Honing Biosciences was founded in 2018 as a spin-out company from the Institut Curie, Paris, France, and operates in the field of cell-based therapies. It currently employs seven people. For now it is focused on the development of cutting-edge cell-based immunotherapies but will explore other fields in the future.
What does your company do?
Honing Biosciences is developing tunable systems to be included in cell-based therapies. As a first objective, we aim at controlling the efficacy of CAR-T cells used to cure cancers, tuning their activity and specific toxicity. CAR-T cells represent a revolution in the treatment of certain cancers, such as B cell lymphomas: in this approach, cytotoxic T lymphocytes, usually obtained from the patient, are armed with a chimeric antigen receptor protein (the CAR) that will target a tumor antigen expressed at the surface of cancer cells and induce specific tumor cell death. The strategy is powerful but often comes with side effects and our technology aims to control its power by tuning the intracellular transport of the CAR to the cell surface (CARTuneTM).
Our approach comes from a system we developed to study intracellular trafficking (the RUSH system) that we are now translating to therapeutic development. The RUSH system enables a reversible capture of a cargo protein in the endoplasmic reticulum and its release upon addition of a vitamin (biotin). Our platform is very generic and we will develop it further to create other tunable treatments (CELLTuneTM).
How did you come up with the idea for your company?
As a cell biologist, we know many ways to tune cell activities but, although a lot of diseases are linked to cell behavior defects, it is still complicated to modify sick cells in patients. When I realized that with cell-based therapies, cells are not any more a problem to solve but a solution to develop, it changed my vision of how to transfer my knowledge to therapeutic development.
How did you go about starting the venture?
I am lucky to have a friend, Abdelkader Bousabaa, who comes from another field (finance, mathematics and programming). He is a serial entrepreneur and together we decided to create a start-up to translate the technologies I developed to the therapeutic field. The Institut Curie was very supportive from the beginning.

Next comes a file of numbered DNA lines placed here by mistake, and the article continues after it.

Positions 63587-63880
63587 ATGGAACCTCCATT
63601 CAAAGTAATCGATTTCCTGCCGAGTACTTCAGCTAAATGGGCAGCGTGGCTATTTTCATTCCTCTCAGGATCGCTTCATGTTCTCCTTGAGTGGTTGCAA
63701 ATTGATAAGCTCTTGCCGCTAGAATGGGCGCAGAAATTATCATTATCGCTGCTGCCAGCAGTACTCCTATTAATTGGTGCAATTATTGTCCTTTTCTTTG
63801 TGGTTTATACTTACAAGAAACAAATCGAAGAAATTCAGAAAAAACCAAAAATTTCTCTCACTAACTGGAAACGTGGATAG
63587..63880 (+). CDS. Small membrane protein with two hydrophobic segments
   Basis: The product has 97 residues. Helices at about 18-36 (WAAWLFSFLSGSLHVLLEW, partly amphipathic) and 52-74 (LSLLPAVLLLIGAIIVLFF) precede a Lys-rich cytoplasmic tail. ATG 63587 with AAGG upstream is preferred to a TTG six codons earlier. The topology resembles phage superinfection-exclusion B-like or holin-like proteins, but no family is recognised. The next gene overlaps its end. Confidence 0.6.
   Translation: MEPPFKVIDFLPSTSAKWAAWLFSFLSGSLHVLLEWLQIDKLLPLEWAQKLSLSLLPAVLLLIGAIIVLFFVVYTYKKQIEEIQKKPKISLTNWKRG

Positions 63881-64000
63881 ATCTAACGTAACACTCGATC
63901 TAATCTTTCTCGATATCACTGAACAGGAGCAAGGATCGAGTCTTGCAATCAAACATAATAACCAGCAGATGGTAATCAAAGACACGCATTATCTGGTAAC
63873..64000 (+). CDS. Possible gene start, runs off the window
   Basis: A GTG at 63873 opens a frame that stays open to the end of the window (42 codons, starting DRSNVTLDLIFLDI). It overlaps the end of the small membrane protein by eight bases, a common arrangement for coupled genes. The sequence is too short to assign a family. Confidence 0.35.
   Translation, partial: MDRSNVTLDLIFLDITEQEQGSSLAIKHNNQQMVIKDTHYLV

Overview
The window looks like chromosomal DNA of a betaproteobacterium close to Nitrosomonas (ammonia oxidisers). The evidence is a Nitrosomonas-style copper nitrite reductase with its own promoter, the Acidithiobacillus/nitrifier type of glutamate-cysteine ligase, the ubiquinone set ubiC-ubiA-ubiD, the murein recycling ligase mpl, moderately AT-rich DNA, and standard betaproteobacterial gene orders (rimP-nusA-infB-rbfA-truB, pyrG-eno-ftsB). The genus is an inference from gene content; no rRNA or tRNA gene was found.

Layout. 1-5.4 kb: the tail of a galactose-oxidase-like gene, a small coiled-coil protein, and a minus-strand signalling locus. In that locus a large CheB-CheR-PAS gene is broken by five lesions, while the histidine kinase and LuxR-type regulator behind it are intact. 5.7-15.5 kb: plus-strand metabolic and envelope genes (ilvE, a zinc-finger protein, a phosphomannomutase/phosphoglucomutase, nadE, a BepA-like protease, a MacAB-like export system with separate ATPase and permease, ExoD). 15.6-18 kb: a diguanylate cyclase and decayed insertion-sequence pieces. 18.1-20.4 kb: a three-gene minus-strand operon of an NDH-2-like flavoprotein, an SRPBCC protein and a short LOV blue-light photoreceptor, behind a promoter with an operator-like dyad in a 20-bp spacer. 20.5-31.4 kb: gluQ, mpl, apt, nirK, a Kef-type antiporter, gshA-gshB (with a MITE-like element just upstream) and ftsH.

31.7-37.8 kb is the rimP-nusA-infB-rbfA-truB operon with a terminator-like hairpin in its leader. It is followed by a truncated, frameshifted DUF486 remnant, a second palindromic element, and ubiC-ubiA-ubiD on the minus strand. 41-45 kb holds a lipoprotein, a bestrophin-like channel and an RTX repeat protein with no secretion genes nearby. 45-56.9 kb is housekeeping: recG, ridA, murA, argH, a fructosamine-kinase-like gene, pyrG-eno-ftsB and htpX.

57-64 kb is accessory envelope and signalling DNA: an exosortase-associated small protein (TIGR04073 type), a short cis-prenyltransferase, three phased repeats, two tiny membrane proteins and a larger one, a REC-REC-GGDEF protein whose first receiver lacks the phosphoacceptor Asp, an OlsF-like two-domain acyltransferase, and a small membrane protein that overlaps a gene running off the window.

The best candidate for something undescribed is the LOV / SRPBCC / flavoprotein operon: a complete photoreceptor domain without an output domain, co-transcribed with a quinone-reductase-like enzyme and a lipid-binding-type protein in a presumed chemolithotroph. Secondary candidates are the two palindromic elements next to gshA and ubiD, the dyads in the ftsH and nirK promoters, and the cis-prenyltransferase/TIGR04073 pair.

What have been the biggest challenges?
To me, it was to learn the language of biotech development and to draw our business model. When developing an academic research program, we often build blocks that we will use over the years to go further into understanding mechanisms or cell behavior, for example. At the company we have a short time to reach milestones that will allow us to raise more money and develop a product. As compared to the way I do academic research, for Honing Biosciences I need more focus. Probably the hardest part for me is choosing what I will not do and it is even more important here than in academic research.
Another unexpected challenge for the company was to find space to install our laboratories.
What elements do you think have been key to the success of the startup?
To have a vision and find the best people to share this vision: Abdelkader of course, but also our first Senior Scientist, Zelia Gouveia, who developed the project as a postdoc in my lab and who then joined the company. It is also essential to find investors such as Elaia Partners who manage the Paris Sciences et Lettres (PSL) Fund and, in our case, an academic support like the Institut Curie, who share your vision.
How do you make the best of potential failures?
I have been developing novel technologies for cell biology for a long time and I know that any time you fail, you learn and this will help to improve the next iteration. It is also when we meet limitations that we develop the best innovations.
What would be your advice to young scientists who would like to start their own company?
Find good partners, multiply the discussions and listen to any piece of advice but use it to follow your own path.
Top image of post: by Franck Perez
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